Animation[edit]

  • The Garfield Lynns incarnation of Firefly appears in series set in the DC Animated Universe, voiced by Mark Rolston. This version is a former pyrotechnics engineer who was fired by his singer ex-girlfriend Cassidy for botching a pyrotechnics display during one of her concerts.
    • He is introduced in The New Batman Adventures. In the episode "Torch Song", Lynns becomes Firefly to kill Cassidy, but is foiled by Batman. In the episode "Legends of the Dark Knight", Firefly is hired to burn down a building so its owner can collect the insurance money. However, three kids Batman stumbled onto his plot before they are saved by Batman. The producers had wanted to utilize Firefly in the preceding series, Batman: The Animated Series, but Fox forbade them from using pyromaniac characters.[20]
    • Firefly returns in Justice League episode "Only a Dream". Due to prison overcrowding issues at Stonegate Penitentiary, Firefly was transferred to Stryker's Island in Metropolis. However, a prison riot allowed him and several supervillains to escape, after which Firefly joined up with Volcana, whom he shared a casual interest in due to their similar fire-based abilities. The pair caught the attention of the Justice League members Batman and Green Lantern, who confronted the pair and subdued them before returning them to Stryker's.
Firefly in The Batman.
  • The Garfield Lynns incarnation of Firefly appears in The Batman, voiced by Jason Marsden. In this incarnation, his suit bears a more hornet-like design, complete with a jetpack that buzzes during flight, and instead of a flamethrower, he wields laser guns built into the suit's knuckles. He debuts in the episode "The Big Heat", where he is hired by GothCorp to sabotage its rivals. In the episode "Fire and Ice", Firefly joins forces with Mr. Freeze to attack the GCPD Christmas Gala. In the episode "Team Penguin", Firefly joins Penguin's new supervillain group alongside Killer Croc, Rag Doll, and Killer Moth. In the episode "White Heat", Firefly and Dr. Jane "Blaze" Blazedale steal a phosphorus isotope to upgrade his battle suit, but an accident causes the isotope to mutate Lynns into the pyrokinetic metahuman Phosphorus.
  • The Garfield Lynns incarnation of Firefly appears in Batman: The Brave and the Bold, voiced by Robin Atkin Downes. This iteration is based on the Pre-Crisis version Lynns. In the episode "A Bat Divided!", he appears in a supervillain bar until Firestorm and three Batman arrive. In the episode "Emperor Joker," Firefly creates a rainbow monster to attack Batman and Robin, but is defeated by the former via a special color changing bat-suit. Firefly also makes a cameo appearance in the series finale "Mitefall!".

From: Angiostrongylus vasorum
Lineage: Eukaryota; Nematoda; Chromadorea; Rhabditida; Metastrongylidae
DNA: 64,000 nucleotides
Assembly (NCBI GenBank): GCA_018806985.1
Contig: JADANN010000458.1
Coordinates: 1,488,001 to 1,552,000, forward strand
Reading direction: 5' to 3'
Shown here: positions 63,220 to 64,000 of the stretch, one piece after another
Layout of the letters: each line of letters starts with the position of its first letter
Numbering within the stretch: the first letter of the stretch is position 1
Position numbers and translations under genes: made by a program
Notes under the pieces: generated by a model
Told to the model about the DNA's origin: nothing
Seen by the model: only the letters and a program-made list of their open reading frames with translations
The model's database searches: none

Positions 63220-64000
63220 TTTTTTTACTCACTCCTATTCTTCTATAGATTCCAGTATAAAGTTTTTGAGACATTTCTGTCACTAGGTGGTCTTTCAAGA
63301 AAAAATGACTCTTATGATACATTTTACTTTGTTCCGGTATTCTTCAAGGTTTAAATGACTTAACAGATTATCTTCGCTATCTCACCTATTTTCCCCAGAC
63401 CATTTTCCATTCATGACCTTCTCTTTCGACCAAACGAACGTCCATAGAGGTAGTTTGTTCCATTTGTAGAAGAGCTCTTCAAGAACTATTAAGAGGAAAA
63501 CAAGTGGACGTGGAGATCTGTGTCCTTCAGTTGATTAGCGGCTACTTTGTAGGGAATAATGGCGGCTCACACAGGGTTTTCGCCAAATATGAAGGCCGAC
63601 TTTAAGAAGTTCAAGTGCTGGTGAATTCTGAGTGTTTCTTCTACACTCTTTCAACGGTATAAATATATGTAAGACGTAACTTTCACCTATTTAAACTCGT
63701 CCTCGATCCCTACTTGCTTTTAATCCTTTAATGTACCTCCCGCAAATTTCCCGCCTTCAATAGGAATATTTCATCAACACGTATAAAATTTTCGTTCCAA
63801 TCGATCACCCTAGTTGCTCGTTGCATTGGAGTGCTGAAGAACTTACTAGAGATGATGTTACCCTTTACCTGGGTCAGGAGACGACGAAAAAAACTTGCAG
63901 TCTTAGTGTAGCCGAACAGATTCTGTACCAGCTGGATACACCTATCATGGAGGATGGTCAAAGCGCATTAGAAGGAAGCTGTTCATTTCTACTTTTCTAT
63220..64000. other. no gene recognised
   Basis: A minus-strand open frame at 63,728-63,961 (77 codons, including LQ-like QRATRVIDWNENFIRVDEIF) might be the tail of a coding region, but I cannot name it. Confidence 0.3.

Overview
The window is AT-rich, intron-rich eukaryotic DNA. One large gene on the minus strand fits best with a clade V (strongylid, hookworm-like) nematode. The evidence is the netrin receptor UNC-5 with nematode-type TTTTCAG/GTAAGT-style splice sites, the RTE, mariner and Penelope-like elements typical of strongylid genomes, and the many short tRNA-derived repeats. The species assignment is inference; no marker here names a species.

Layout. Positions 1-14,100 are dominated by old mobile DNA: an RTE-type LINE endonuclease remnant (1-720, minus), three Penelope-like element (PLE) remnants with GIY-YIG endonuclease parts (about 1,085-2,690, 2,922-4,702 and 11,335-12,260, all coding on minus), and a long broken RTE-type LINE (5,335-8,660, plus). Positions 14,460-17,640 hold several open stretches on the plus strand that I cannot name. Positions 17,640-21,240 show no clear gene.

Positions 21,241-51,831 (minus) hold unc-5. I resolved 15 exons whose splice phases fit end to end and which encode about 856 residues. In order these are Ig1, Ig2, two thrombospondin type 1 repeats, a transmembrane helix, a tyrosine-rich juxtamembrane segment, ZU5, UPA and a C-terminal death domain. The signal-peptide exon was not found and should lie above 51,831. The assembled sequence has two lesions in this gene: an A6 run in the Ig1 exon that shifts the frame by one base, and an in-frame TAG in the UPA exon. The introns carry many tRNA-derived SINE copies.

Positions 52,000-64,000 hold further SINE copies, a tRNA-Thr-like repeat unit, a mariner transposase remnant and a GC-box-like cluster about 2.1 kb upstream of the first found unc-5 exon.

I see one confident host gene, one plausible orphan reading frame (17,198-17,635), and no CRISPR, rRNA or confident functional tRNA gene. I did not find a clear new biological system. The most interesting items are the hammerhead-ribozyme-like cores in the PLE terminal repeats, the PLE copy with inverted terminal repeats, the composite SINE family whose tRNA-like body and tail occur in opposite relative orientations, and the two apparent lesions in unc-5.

• Firefly appears in the web series DC Super Hero Girls, voiced by Khary Payton.
  • Firefly is mentioned in the DC Universe adult animated series Harley Quinn episode "Trapped". His flamethrower was retrieved by Doctor Trap, who keeps it hidden in his museum alongside other valuable items until Harley Quinn and Poison Ivy break into the museum and steal it so the former melt her way into Mr. Freeze's lair.

Film[edit]

Firefly appears in the DC Animated Movie Universe film Batman: Bad Blood (2016), voiced by Steve Blum. This version is one of Talia al Ghul's assassins and his appearance is based on his design in the video game Batman: Arkham Origins.

Video games[edit]

Lego series[edit]

Batman: Arkham[edit]

Garfield Lynns / Firefly in a promotional image for Batman: Arkham Origins (2013).

Garfield Lynns / Firefly appears in the Batman: Arkham video game series, voiced by Crispin Freeman.[21] This version is depicted as an unhinged and obsessive pyromaniac with burns on 90 percent of his body.[22]

  • Firefly first appears in the prequel Batman: Arkham Origins (2013) as one of eight assassins hired by the Joker disguised as Black Mask to kill Batman.[23] Following a meeting with the Joker, Firefly plants explosives on the Gotham Pioneers' Bridge and takes several hostages to draw Batman out, but the vigilante defuses the bombs with GCPD Captain James Gordon's help and defeats Firefly before leaving him for the police.[24]